We have a "knight in shining armor" inside the Adirondack Blueline! Remember in the days of yore when the weak and helpless were watched over and protected by those knights on their great steeds? Well, in modern times, there came a day when the unprotected needed protection in Adirondack country.
Our story begins at the Great Camp Santanoni in Newcomb . The 1892 complex is now owned by you and I, the people of the state of New York. It contains a Gatehouse Complex, a Farm Complex, and a Main Camp Complex, along with 12,900 acres of Adirondack forest lands. Some 45 rustic log and shingled buildings made up the wealthy Adirondack estate that is open today for camping, education, and interpretation. It is an ideal setting on the 507-acre Newcomb Lake and the 173-acre Moose Pond. Two small mountains, Moose and Baldwin, round out the site, and Santanoni Peak is nearby. Today, it is being preserved but that was not always the case.
Great Camp Santanoni was a favorite hiking destination for our family back in the 1970s. Once owned by the Robert C. Pruyn family of Albany and the Melvin families of Syracuse, it became state-owned in 1972. Once it became part of the NYS Forest Preserve, it was destined to be torn down. It sat idle for some 20 years and we watched it slowly deteriorate. Buildings were allowed to fall down or were taken down. Vandals did their dirty work including ripping off all of the on-site blacksmith-made unique door knobs. It was a gem of Adirondack history and a part of our Adirondack inheritance that was crying out for protection.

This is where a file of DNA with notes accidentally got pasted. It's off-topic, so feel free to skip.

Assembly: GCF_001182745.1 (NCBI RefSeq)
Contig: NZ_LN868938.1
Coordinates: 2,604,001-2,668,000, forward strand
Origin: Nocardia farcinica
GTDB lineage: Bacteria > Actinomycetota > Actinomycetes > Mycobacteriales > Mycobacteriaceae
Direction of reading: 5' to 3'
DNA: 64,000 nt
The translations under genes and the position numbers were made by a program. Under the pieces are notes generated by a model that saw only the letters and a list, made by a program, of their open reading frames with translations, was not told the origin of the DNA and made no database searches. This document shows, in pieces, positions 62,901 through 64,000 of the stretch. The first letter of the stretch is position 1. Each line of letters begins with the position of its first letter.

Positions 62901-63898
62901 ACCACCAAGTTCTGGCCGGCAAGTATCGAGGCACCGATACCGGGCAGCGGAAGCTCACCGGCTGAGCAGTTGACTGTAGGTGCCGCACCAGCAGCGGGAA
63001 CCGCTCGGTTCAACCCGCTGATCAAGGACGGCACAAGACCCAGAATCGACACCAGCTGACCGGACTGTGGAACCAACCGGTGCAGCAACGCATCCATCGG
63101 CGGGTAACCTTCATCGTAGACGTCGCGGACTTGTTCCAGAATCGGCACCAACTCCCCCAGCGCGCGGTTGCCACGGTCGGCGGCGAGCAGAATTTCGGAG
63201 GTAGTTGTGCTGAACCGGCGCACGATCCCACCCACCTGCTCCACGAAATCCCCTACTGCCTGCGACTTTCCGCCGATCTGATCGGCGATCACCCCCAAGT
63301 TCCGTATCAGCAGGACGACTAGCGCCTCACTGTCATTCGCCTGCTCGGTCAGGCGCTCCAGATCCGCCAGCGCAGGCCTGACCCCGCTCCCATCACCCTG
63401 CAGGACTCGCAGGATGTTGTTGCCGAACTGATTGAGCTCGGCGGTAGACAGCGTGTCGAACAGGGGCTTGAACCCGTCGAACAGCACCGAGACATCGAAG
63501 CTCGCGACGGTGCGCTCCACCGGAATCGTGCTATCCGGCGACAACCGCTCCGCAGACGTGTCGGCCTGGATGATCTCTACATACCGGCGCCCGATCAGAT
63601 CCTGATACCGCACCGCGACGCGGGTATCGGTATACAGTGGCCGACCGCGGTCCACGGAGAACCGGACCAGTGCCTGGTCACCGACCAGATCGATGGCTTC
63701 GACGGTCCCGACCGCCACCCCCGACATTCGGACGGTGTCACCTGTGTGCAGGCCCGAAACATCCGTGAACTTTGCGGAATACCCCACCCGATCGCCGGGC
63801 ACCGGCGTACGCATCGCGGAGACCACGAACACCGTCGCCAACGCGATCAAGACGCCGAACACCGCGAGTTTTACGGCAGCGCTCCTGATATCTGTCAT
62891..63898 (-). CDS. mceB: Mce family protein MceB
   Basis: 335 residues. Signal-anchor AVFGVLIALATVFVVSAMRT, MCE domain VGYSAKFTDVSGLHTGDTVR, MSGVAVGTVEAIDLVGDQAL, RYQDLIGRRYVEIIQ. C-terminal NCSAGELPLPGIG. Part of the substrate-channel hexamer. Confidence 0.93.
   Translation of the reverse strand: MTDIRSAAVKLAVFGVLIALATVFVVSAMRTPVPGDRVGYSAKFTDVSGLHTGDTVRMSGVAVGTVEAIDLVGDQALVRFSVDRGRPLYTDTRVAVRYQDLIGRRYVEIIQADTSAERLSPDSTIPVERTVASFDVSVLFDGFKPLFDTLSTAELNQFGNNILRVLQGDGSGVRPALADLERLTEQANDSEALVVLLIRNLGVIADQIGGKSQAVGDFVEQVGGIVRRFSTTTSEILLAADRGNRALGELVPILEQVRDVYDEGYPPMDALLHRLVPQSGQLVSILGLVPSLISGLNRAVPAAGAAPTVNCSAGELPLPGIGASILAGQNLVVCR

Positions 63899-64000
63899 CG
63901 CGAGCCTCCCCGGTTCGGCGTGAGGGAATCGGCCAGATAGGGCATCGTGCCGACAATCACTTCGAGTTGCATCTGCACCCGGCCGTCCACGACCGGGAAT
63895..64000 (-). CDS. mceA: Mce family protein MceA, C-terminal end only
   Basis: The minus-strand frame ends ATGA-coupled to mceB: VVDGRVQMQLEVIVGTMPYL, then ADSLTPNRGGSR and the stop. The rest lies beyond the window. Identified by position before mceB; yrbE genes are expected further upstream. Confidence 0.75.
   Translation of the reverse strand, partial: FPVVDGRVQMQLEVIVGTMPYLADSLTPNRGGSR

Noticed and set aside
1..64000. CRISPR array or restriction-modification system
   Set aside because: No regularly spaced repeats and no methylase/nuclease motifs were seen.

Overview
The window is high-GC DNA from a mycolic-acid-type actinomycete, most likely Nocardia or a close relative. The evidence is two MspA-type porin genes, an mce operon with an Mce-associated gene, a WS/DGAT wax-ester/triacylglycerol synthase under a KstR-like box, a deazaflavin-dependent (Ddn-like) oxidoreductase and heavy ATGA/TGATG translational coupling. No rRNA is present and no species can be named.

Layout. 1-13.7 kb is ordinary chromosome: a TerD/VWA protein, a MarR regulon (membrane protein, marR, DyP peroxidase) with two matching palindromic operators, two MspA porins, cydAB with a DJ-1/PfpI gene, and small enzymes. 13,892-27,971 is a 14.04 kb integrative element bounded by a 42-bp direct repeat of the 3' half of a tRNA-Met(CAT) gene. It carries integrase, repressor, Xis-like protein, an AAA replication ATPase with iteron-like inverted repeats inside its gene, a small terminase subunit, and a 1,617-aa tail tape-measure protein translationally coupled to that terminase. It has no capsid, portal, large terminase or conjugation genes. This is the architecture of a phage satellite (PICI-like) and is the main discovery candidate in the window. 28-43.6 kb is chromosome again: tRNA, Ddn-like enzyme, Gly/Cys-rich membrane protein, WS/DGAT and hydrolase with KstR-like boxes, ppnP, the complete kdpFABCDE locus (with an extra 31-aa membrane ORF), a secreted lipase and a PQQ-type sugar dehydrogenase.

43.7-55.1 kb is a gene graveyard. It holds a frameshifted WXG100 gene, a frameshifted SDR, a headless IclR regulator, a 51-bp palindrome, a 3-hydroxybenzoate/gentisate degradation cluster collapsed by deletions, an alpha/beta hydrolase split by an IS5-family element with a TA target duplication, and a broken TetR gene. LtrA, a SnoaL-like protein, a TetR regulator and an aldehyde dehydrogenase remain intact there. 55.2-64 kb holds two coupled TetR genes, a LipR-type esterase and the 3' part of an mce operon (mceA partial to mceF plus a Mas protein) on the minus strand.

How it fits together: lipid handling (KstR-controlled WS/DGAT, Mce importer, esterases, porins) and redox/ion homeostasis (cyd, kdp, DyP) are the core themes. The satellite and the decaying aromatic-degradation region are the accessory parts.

On our trips to Santanoni we met one of our Adirondack heroes-Caretaker Frank Porter. He loved the wilderness complex and did his best to welcome visitors and to take care of the, somewhat abandoned, state property, standing there in limbo. He once told me that when a roof began to leak, "somehow a can of tar would spill on it and stop the unwanted water from getting in." Until a final decision could be made, it was good that he watched over Santanoni.
That is where our "Adirondack Knight in Armor" came into the picture. In 1990, our knight, Howard Kirschenbaum, and his concept for creating the Adirondack Architectural Heritage to preserve the historic buildings within the Adirondack Blueline, came to the rescue. By 1993, Santanoni was an historic area within the preserve, and restoration was on its way.
Since the onset of saving Camp Santanoni from neglect, AARCH has been a major player in Adirondack preservation and education. For more than 20 years, it has been the driving force behind saving fire towers, preserving historic bridges, protecting the unique Adirondack buildings, promoting educational seminars, guiding Adirondack tours and acting as a resource and advisor for municipal and private Adirondack projects.
AARCH now has more than a thousand supporters, but the need continues to have our "knight" working to preserve our Adirondack heritage. It is time to expand the membership base so that all will have an opportunity to preserve a place called "Adirondack." Appreciating and caring of what came before us gives us roots and pride as a people, making us more of a blessing than a burden in our Adirondack homeland. (Those interested in becoming an Adirondack "knight" may send their name and address to me and I will see that they get a complimentary one-year membership, now being offered by AARCH. Send to Don Williams, 23 E. State St., Gloversville, NY 12078. Thanks!)